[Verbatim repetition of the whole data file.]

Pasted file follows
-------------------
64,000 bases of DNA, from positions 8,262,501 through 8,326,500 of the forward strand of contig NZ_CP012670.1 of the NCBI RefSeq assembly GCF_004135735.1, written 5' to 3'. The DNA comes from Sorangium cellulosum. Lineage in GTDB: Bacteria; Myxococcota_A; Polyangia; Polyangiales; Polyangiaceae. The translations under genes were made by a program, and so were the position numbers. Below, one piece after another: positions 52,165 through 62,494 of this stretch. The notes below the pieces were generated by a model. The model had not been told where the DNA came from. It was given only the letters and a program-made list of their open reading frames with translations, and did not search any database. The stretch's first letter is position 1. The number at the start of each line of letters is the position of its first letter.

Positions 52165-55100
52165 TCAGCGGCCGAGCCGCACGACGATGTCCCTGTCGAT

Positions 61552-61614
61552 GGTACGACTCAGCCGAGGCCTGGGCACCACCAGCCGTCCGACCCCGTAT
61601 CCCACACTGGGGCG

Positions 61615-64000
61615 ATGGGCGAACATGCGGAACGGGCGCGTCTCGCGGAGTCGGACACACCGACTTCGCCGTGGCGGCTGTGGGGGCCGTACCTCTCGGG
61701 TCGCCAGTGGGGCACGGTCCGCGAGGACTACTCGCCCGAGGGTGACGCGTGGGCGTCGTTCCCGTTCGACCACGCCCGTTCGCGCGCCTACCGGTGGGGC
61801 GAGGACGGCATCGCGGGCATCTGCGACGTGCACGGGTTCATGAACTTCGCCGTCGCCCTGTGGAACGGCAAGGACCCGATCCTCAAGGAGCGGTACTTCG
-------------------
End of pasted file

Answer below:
64,000 bases of DNA, from positions 8,262,501 through 8,326,500 of the forward strand of contig NZ_CP012670.1 of the NCBI RefSeq assembly GCF_004135735.1, written 5' to 3'. The DNA comes from Sorangium cellulosum. Lineage in GTDB: Bacteria; Myxococcota_A; Polyangia; Polyangiales; Polyangiaceae. The translations under genes were made by a program, and so were the position numbers. Below, one piece after another: positions 52,165 through 62,494 of this stretch. The notes below the pieces were generated by a model. The model had not been told where the DNA came from. It was given only the letters and a program-made list of their open reading frames with translations, and did not search any database. The stretch's first letter is position 1. The number at the start of each line of letters is the position of its first letter.

Positions 52165-55100
52165 TCAGCGGCCGAGCCGCACGACGATGTCCCTGTCGAT

Positions 61552-61614
61552 GGTACGACTCAGCCGAGGCCTGGGCACCACCAGCCGTCCGACCCCGTAT
61601 CCCACACTGGGGCG

Positions 61615-64000
61615 ATGGGCGAACATGCGGAACGGGCGCGTCTCGCGGAGTCGGACACACCGACTTCGCCGTGGCGGCTGTGGGGGCCGTACCTCTCGGG
61701 TCGCCAGTGGGGCACGGTCCGCGAGGACTACTCGCCCGAGGGTGACGCGTGGGCGTCGTTCCCGTTCGACCACGCCCGTTCGCGCGCCTACCGGTGGGGC
61801 GAGGACGGCATCGCGGGCATCTGCGACGTGCACGGGTTCATGAACTTCGCCGTCGCCCTGTGGAACGGCAAGGACCCGATCCTCAAGGAGCGGTACTTCG